6. Lit., 'that', the buyer from whom the field has been taken by the creditor and for whom a duplicate deed was written. V. previous note.
  7. The duplicate.
  8. Who bought from the same seller after the date of the sale in question and whose purchased lands are consequently included in the security of the first sale.
  9. The buyer. Cf. supra note 7.
  10. With whom he would form a conspiracy to defraud subsequent buyers.
  11. Or 'allow me a period of peace'.
  12. Lit., 'in it', i.e., till the whole affair of the seizure be forgotten.
  13. For the debt for which the creditor was already reimbursed by his first seizure.
  14. After the creditor had staged a second seizure.
  15. I.e., the original one which was alleged to have been lost.
  16. He and the creditor sharing the spoils of the fraud between them. Hence the provision that no duplicates are to be written even in the case of deeds of sale and purchase.
  17. When he seized the property from the buyer the first time.
  18. Lit., 'it'.
  19. [H] (rt. [H] 'to seize'), a document issued by a court of law to a creditor (to whom the debtor is unable or unwilling to pay his debt), authorising him to trace the debtor's property (including any land sold after the date of his loan), for the purpose of eventually seizing it in payment of his debt.
  20. Lit., 'in which it is not written'.
  21. Had it been made legal, one could have used both documents, each at a different court in a different town.
  22. [H] (rt. [H] 'to tread'), an authorisation (following that of the tirpa) which a court issues to a creditor, after he had traced the debtor's property (cf. n. 1). to seize it (to 'tread' on) for the purpose of having it offered for public sale and his receiving the proceeds or the land itself at the price valued.
  23. [H] (rt. [H] 'to appraise', 'value'), a record of the valuation of the seized property, which is delivered by the court to the creditor as evidence of the value at which it was assessed for him. Since a debtor may at any time repay the amount at which the land had been assessed, such a record is necessary to enable the creditor to receive the sum due to him.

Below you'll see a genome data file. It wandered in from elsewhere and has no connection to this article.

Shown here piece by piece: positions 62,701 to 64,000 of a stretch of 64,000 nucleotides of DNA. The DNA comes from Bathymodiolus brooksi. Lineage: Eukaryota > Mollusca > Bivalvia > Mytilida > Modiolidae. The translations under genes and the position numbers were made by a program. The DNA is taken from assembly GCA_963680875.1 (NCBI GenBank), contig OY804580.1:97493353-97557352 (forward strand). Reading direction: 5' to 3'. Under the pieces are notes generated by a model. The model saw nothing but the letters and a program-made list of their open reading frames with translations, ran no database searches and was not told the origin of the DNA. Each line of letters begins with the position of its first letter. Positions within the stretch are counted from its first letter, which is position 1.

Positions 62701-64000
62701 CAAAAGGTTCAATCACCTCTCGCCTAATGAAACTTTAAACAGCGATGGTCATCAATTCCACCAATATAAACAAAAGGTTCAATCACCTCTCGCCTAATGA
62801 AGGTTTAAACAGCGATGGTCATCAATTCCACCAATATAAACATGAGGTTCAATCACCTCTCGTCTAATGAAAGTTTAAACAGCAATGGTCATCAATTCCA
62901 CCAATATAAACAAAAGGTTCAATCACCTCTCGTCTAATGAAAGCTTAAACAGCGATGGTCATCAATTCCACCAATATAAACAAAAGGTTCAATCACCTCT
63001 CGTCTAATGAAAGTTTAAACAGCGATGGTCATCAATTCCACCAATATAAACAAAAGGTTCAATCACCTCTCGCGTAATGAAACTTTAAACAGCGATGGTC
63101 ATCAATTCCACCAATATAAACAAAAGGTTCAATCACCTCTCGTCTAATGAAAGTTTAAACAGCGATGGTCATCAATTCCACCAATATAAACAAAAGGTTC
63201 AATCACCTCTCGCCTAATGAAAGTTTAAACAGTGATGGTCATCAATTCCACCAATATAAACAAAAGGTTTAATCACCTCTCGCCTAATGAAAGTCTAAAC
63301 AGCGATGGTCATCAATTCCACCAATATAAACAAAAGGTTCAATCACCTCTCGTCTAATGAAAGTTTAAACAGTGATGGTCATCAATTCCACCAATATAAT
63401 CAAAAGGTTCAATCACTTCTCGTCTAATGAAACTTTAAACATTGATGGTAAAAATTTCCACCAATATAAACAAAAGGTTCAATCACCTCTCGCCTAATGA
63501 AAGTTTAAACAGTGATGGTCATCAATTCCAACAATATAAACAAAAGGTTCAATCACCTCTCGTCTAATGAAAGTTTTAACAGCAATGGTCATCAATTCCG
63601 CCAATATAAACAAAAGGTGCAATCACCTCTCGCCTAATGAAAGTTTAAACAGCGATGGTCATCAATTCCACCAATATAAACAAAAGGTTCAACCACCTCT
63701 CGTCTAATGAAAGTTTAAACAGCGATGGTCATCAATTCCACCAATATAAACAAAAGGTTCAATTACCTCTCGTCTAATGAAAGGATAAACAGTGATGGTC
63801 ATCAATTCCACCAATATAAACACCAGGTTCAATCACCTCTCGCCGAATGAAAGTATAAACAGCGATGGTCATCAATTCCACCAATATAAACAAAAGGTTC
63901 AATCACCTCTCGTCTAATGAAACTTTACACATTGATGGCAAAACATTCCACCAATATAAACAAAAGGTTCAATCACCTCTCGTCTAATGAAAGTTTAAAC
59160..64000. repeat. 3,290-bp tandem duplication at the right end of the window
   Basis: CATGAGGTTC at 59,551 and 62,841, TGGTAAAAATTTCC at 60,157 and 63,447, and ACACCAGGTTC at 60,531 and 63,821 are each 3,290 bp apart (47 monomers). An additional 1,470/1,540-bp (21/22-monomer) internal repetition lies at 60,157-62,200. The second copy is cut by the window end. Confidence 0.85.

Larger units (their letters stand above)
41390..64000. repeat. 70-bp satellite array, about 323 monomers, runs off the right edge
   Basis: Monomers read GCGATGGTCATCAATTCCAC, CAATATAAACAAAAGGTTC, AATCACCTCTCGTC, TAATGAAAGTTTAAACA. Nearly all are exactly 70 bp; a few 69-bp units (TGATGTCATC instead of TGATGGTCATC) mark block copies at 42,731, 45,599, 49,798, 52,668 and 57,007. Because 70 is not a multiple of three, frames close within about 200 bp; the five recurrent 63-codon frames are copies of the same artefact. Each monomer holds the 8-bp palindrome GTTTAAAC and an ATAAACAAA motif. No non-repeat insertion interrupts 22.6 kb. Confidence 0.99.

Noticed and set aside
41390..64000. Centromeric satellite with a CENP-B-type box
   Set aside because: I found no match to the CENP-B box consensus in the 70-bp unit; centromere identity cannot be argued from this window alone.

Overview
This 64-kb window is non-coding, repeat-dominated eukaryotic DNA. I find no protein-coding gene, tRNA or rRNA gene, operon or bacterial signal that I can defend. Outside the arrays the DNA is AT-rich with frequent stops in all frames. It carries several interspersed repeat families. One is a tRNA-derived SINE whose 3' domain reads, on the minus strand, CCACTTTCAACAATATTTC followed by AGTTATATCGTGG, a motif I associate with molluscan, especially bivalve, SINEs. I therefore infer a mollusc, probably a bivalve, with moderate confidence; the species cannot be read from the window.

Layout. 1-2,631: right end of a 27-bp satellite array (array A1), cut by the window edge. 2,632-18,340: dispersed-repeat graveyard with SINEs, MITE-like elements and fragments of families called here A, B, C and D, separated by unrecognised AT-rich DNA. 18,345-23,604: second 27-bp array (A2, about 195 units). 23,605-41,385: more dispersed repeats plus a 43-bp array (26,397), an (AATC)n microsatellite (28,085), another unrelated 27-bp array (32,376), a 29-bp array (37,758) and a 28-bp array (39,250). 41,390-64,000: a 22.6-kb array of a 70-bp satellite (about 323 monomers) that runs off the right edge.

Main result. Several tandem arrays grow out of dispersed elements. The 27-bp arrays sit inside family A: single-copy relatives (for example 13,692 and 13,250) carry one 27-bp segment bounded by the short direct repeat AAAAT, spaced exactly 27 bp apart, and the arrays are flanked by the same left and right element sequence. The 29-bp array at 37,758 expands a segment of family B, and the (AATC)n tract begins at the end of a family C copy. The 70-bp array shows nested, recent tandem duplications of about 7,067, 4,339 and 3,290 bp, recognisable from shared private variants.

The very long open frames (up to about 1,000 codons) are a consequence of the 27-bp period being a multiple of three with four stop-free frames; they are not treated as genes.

24. Cf. n. 3. How then could it happen that a bond of indebtedness should not be torn up by the time the creditor had already taken possession of the property?
  25. Lit., 'not necessary (but)'.
  26. Lit., 'when he comes from the power of his fathers', i.e., the reason why a duplicate of a deed of purchase and sale is not issued, is not, as has been assumed, because a creditor might conspire to obtain double payment; but to provide against an heir who might prove by witnesses that a buyer had purchased a field from a seller who had robbed it from his father and in consequence of this proof it would be returned to him, while the buyer would be given a certificate authorising him to seize the property which anyone may have purchased from the same seller after the date of his purchase. Such a buyer, were he allowed a duplicate of his deed of purchase, could form a conspiracy with the heir by asking him to wait for a certain period, until he had been firmly established in the ownership of the field which he seized by virtue of one of the two copies of the deed and, after the whole affair had been forgotten, to claim again that field so that the buyer could, with the aid of the second of his two copies of the deed, seize the lands of other subsequent buyers. Hence R. Safra's ruling that no two deeds may be written in respect of one field.